Seligman offers parents and educators a program clinically proven to cut the risk of depression in half, teaching children to apply critical optimism skills that can curb depression, boost school performance, and improve physical health.
While families of origin certainly hold extraordinary influence over the lives of teens, to consider these are the only “families” they encounter daily is to overlook a massive power force shaping their day-to-day lives. The Second Family, as defined by Dr. Ron Taffel, illuminates the new set of rules by which kids operate by shining a light on the pervasive influence of peer groups and pop culture.
It is nearly impossible to understand today’s teens or preteens without understanding The Second Family. If you’ve ever had the thought, “This is not the child I know,” let this book guide you.
It’s the question on all of our minds: How do you get your child to open up to you? Where do we find “quality” time? What discipline techniques work for young children, and why?
An empowering book that emphasizes real-life parenting situations and practical, compassionate solutions, Parenting by Heart is filled with specific advice tried by thousands of families. Taffel shows what actually will work (instead of what “should” work) and does so in a way that makes sense.
9. No-Drama Discipline: The Whole-Brain Way to Calm the Chaos and Nurture Your Child’s Developing Mind by Daniel Siegel and Tina Payne Bryson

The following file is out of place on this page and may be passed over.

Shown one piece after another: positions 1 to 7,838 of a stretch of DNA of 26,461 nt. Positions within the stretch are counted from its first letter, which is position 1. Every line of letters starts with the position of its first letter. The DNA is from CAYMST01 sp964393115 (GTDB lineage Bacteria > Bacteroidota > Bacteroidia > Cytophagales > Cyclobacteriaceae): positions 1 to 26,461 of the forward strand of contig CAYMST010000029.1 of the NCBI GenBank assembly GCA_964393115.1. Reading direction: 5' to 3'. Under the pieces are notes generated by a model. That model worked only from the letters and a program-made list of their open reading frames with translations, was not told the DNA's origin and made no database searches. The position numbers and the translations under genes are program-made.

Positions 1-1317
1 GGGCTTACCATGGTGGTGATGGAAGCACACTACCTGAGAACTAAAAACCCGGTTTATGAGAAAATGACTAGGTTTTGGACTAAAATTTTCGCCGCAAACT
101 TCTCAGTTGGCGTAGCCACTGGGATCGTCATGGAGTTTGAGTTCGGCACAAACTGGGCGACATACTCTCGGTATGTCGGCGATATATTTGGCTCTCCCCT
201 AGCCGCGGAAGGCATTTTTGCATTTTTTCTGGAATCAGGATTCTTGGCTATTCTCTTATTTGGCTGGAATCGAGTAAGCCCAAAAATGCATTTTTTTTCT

From the brilliant authors of The Whole Brain Child, No-Drama Discipline should, in my opinion, be required reading when one becomes a parent. Highlighting the fascinating link between a child’s neurological development and the way a parent reacts to misbehavior, Siegel and Bryson provide an effective, compassionate road map for dealing with tantrums, tensions, and tears—without causing a scene.
The authors break down the impossible: how to reach your child, redirect emotions, and turn a meltdown into an opportunity for growth.
Drawing on research, conversations with admissions officers, educators, and employers, and her own insights as a mother and as a student dean, How to Raise an Adult brilliantly highlights the ways overparenting harms children, their stressed-out parents, and society at large.
Check this parenting book out for practical strategies that underline the importance of allowing children to make their own mistakes and develop the resilience, resourcefulness, and inner determination necessary for success.